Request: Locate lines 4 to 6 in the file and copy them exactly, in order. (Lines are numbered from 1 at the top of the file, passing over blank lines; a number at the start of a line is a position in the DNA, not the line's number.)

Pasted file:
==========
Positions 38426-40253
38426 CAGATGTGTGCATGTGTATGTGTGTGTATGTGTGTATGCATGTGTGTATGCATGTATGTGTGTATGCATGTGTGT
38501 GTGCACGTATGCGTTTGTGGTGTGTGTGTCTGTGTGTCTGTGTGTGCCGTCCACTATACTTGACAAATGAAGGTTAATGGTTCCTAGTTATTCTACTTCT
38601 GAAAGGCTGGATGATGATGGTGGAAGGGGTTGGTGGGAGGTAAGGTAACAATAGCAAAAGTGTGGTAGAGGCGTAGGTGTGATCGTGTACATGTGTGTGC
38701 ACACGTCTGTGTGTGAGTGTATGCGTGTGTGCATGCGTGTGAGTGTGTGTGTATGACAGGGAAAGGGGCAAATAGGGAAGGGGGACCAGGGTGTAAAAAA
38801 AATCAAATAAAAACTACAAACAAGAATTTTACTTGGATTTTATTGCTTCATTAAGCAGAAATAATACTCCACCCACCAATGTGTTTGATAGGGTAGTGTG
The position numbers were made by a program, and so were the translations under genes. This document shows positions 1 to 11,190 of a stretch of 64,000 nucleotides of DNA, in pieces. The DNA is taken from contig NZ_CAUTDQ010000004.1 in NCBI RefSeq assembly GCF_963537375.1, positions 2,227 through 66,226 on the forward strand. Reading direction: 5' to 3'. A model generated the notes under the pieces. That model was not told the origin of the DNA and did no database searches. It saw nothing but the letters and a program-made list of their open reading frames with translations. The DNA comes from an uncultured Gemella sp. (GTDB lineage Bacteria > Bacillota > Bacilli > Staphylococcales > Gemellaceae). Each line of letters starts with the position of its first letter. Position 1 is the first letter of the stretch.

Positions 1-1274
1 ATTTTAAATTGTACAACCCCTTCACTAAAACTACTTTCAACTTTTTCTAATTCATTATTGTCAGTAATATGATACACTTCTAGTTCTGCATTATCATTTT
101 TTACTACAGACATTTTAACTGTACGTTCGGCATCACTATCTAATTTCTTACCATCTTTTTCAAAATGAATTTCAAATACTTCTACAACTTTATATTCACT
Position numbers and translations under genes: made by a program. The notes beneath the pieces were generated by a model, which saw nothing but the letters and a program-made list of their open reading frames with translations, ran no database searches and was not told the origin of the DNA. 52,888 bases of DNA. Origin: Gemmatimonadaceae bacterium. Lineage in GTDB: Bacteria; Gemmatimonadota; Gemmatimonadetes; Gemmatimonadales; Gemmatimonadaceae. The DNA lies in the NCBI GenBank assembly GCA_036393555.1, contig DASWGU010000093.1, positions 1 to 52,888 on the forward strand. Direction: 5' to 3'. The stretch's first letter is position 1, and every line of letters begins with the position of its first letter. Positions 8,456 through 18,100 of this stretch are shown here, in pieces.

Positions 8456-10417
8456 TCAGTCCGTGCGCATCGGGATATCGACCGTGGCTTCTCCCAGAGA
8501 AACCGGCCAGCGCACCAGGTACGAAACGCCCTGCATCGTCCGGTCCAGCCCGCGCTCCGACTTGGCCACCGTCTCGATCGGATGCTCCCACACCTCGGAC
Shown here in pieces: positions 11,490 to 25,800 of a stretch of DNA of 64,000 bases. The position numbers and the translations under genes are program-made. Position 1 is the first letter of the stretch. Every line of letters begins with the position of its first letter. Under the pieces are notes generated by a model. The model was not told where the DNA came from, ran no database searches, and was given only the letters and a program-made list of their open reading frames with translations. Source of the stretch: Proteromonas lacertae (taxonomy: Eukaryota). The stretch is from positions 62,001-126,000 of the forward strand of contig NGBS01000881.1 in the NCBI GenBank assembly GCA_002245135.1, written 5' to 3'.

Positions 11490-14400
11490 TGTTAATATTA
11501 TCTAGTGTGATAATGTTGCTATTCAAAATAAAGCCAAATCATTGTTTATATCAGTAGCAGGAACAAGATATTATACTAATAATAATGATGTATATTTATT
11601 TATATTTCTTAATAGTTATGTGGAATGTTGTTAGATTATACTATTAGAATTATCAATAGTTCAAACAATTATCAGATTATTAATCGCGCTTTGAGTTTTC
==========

38601 GAAAGGCTGGATGATGATGGTGGAAGGGGTTGGTGGGAGGTAAGGTAACAATAGCAAAAGTGTGGTAGAGGCGTAGGTGTGATCGTGTACATGTGTGTGC
38701 ACACGTCTGTGTGTGAGTGTATGCGTGTGTGCATGCGTGTGAGTGTGTGTGTATGACAGGGAAAGGGGCAAATAGGGAAGGGGGACCAGGGTGTAAAAAA
38801 AATCAAATAAAAACTACAAACAAGAATTTTACTTGGATTTTATTGCTTCATTAAGCAGAAATAATACTCCACCCACCAATGTGTTTGATAGGGTAGTGTG